Swedish American Line, 
Gothenburg, Sweden.

 

The Swedish American Line was formed in 1914 to run passenger and cargo services between Gothenburg and New York. It was greatly assisted by Sweden's neutrality during the First World War when Germany's shipping services ceased.
On the 11th of December 1915, the 12 600 tons Swedish America Line steamer "Stockholm" left Gothenburg for the first time. It was a notable day, for never before had there existed a Swedish regular passenger service between Sweden and U.S.A.

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The line met with swift success, and in 1919 the British turbine steamer "Virginian", of 11285 tons gross, was bought and renamed the "Drottningholm". In 1923 the company leased the Dutsch passenger steamer Noordam and renamed her Kungsholm, she was returned in the end of 1924, and in 1925, the first transatlantic passenger motor liner in the world was delivered to the line. This vessel, the 18 815 tons "Gripsholm", caused great interest in all maritime nations. In 1928, she was followed by the larger and faster "Kungsholm" of some 21 000 tons gross.

The "Gripsholm" heralded a new aera in the history of the Line, characterized by extensive tourist- and pleasure cruising activities to various parts of the world in addition to the regular Atlantic service. The SAL cruises soon enjoyed wide-spread popularity and progressed so favourably that a new "Stockholm" was ordered. She was to be a 28 000 tons motor ship, specially planned and fitted out for tourist cruising. Owing to the second world war, this vessel was never delivered, and the Line also had to relinquish the "Kungsholm", which was taken over, in 1941, by the US Government for service as a troop ship under the name of "John Ericson". In 1944, an order was placed for a new motor ship of, roughly, the same size as the "Drottningholm". She was, however, to be a very different design, having a distinctly yacht-like exterior. She represented the very latest in passenger accomodation and, incidentally, she was be the first regular Atlantic passenger liner to be built in Sweden.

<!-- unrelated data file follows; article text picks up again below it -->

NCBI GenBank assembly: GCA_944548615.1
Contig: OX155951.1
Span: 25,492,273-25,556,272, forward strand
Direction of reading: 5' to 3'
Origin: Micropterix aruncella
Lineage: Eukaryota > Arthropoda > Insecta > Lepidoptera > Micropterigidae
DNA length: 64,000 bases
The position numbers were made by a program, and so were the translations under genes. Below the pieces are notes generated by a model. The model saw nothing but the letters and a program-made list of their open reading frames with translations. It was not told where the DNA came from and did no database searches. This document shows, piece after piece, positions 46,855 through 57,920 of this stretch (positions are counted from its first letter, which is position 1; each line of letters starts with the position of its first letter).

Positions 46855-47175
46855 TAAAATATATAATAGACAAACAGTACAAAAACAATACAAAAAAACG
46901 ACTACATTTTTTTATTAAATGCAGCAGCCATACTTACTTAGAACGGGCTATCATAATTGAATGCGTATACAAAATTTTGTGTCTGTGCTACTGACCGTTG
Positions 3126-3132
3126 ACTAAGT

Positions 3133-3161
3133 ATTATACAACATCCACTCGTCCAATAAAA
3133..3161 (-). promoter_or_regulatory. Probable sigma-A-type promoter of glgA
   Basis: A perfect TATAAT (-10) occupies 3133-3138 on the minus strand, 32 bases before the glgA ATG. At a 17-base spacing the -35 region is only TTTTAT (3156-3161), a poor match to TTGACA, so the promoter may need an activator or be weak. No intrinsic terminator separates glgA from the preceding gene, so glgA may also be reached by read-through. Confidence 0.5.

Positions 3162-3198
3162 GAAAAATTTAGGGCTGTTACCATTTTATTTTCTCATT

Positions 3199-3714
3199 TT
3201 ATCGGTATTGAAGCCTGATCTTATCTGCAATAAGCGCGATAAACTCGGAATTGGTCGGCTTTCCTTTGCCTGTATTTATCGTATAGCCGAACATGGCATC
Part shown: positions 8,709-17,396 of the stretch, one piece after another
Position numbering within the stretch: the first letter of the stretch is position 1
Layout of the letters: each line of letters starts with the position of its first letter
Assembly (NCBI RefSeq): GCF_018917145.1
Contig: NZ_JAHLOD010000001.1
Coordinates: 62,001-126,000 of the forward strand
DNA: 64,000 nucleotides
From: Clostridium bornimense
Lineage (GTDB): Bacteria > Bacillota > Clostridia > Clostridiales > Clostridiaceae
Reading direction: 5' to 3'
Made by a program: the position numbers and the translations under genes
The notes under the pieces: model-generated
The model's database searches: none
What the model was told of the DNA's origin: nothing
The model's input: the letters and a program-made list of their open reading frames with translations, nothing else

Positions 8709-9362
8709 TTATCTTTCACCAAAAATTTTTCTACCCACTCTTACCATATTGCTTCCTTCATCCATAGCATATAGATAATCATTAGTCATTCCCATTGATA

Services continued, but gradually decreased in the 1960's due to the rise in air travel. By 1970 the company concentrated mostly on cruising and in 1975 their last two ships were sold and Swedish America Line disappeared as passenger ship operators.

ROUTE
Gothenburg - New York

Some calls also made at Liverpool, Le Havre, Oslo, Copenhagen, Bremen, Southampton, Cherbourg and Halifax.

Vessel

Years in Service

Tons

DROTTNINGHOLM
(ex: Virginian)

1920 - 1948 (built in 1904, 1920 purchased from Canadian Pacific and renamed), 1948 sold to Home Lines, Panama, renamed BRASIL.

11,182

GRIPSHOLM (I)

1925 - 1954 (1955 sold to Bremen-Amerika Line, and renamed BERLIN).

17,993

GRIPSHOLM (II)

1957 - 1974 (sold to Karageorgis Lines, Greece, renamed NAVARINO).

23,190

KUNGSHOLM (I)
(ex: Noordam)

1923 - 1926 (built in 1901, 1923-1926 chartered from Holland America Line and renamed, 1926 reverted to Holland America NOORDAM).

12,531

KUNGSHOLM (II)

1928 - 1941 (sold to US Government as troopship JOHN ERICSSON, 1947 repurchased by Swedish American Line, 1948 sold to Home Lines, renamed ITALIA).

21,532

KUNGSHOLM (III)

1952 - 1965 (sold to North German Lloyd, renamed EUROPA).

22,071

KUNGSHOLM (IV)

1966 - 1975 (sold to Flagship Cruises, Liberia, 1978 became SEA PRINCESS (P&O Line)

26,667

STOCKHOLM (I)
(ex: Potsdam)

1915 - 1929 (built in 1899, 1915 purchased from Holland America Line and renamed, 1929 sold to Norway, renamed SOLGLIMT and became whale factory ship).

12,606

STOCKHOLM (II)

1938 - 1938 (launched but destroyed by fire before completion at Monfalcone).

28,000

STOCKHOLM (III)

1940 - 1940 (never sailed for Swedish American Line but taken over by Italy as troopship, renamed SABAUDIA, bombed and sunk 1944 by British planes at Trieste).

29,307

STOCKHOLM (IV)

1948 - 1956 (collided with and sank ANDREA DORIA, 1960 sold to East Germany, renamed VOLKERFREUNDSCHAFT (cruising liner).

11,700